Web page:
This post originally appeared on China Business Review, our content partner site.
Modernization does not equal Westernization. This is the fundamental lesson that global brands are slowly (and sometimes painfully) learning as they attempt to build popularity in China today. Global brands often conflate the two concepts, and the missing link is a deep cultural understanding of consumer purchase motivations.
Well-established global brands often underestimate the importance of this. Decisions are driven by a lingering temptation to rest on the laurels of legacy, yet the path to success in China necessitates humble acceptance that the company is entering the market on the back foot.
Compared to other markets, China is indeed a tough nut to crack.
The world of social media is governed by new powers; Xiao Hong Shu, WeChat, and Douyin, among others, replace the global superpowers of Facebook and Google. Protection laws may not have the clout brands are accustomed to, as Chanel recently found out upon losing a court case to a jewelry seller claiming his products emblazoned with the signature ‘double c’ were not an attempt to copy the iconic brand.
Language barriers and legal hurdles aside, one of the most significant and yet consistently underestimated reasons why global brands struggle in China is simply the cultural difference. Specifically, many fail to acknowledge that consumers in the Chinese market often have entirely different mindsets and motivations to those in the West.
Brands have learned there are China-specific standards that must be upheld. In fashion, for example, simple criteria include meeting Asian sizing requirements (a Western small is typically a medium in China) and manufacturing clothes with shorter sleeve lengths to accommodate body shape, as well as introducing China-specific lines that speak to local fashion trends. Where many brands have flouted these golden rules and failed, Zara has embraced them and is steadily building its market presence, despite the looming threat of fast-growing, tech-savvy local brands such as Heilan and Septwolves. These brands have around ten times more stores than Zara and H&M and enjoy considerable investment from major Chinese companies such as Tencent. For Zara, a delicate balance is at play: on the one hand maintaining the essence of a global brand, but on the other, adapting to satisfy the high expectations of Chinese consumers.
When it comes to getting the basics right, Western brands would do well to partner with local counterparts. When Starbucks first entered China, decisions were delegated to Maxim Caterers, Starbucks’ Hong Kong-based joint venture, and the company also partnered with mainland local chains, such as Mei Da from Beijing. Just as the initial founder of Starbucks changed much of his Italian-inspired concept to cater to the American market, so the brand humbly altered much of what makes the chain resonate with Americans for the Chinese market. Single chairs were exchanged for long, communal benches to allow large professional groups to flaunt their new generation co-working approach in public. The menu was overhauled to introduce more extensive tea and snack options, stores made space for logo-emblazoned accessories, and an office delivery was set up. Thus, in a move that Tom Doctoroff, author of What Chinese Want, claims is “one of the great Houdini acts of marketing,” Starbucks has successfully opened 3,300 stores in a market still not particularly keen on ground coffee.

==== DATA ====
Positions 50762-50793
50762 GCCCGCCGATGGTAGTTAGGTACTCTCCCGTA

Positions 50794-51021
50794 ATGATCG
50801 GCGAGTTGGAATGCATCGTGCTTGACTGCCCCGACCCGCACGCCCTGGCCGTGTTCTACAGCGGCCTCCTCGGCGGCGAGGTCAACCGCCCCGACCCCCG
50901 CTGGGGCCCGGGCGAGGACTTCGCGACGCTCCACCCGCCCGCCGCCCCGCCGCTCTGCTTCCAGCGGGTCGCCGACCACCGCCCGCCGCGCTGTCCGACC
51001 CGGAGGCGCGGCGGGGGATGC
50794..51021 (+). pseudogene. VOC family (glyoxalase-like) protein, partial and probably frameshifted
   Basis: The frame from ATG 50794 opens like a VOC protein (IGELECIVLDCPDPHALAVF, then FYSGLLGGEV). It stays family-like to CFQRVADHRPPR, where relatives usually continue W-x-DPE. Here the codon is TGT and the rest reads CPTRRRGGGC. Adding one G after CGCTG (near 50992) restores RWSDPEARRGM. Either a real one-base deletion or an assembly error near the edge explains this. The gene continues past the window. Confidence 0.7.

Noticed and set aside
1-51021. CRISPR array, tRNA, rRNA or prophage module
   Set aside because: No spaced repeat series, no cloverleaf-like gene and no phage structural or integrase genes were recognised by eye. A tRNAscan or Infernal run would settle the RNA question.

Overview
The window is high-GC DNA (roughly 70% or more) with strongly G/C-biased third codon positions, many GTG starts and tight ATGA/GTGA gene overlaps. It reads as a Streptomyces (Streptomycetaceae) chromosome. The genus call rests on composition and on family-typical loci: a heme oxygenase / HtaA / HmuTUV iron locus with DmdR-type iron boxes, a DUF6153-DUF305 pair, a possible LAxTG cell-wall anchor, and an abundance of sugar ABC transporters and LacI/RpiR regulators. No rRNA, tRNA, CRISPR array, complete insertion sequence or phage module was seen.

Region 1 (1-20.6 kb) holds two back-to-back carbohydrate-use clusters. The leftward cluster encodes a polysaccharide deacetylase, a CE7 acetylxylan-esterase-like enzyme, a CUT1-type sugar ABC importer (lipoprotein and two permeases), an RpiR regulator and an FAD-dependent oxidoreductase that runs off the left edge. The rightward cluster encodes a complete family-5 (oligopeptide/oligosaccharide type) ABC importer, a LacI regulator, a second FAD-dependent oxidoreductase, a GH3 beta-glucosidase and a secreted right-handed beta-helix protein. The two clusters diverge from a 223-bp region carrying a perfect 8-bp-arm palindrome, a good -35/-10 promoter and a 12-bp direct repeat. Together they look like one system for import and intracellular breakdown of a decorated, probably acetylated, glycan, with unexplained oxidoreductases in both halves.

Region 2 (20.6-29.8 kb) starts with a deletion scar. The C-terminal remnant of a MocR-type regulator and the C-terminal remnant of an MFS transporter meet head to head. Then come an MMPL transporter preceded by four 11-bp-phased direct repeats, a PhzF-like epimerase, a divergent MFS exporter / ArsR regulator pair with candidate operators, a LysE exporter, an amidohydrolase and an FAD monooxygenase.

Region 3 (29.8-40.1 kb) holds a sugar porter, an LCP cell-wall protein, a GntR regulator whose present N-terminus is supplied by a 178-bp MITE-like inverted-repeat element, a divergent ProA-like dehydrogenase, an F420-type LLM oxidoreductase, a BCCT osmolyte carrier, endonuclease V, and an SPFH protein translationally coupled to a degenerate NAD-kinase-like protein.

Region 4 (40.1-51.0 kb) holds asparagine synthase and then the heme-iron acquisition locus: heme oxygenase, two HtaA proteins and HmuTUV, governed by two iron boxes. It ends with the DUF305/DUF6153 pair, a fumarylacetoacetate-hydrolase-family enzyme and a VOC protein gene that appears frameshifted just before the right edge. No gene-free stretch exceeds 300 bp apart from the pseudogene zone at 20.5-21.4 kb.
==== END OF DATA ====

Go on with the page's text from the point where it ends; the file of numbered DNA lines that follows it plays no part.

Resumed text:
Starbucks’ success illustrates that a unique, differentiated proposition is futile unless it is localized to consumer tastes and satisfies their basic requirements. The more established the brand, the more room they have to play, but until consumer trust is established, brands can never be too attentive to local customs.
Recognizing the need for behavior change
Unlike service brands such as Starbucks, who can moderate their offering to accommodate local tastes whilst keeping their core product, fast-moving consumer goods (FMCG) brands are often faced with the challenge of introducing an entirely unfamiliar product into the market with no room for modification. Such was the case with Pampers when it launched in 1997 in China as an entirely new concept. P&G’s attempts to sell on price alone failed; despite being cheap, diapers were seen as white elephants, because mothers had no reason to believe diapers were superior to kaidangku (split pants), which allow infants to freely relieve themselves while put into a squat position by their parents. In fact, this method often potty-trains Chinese children quicker than their diaper-clad counterparts in the West due to the memory structures created by the repeated squat ritual.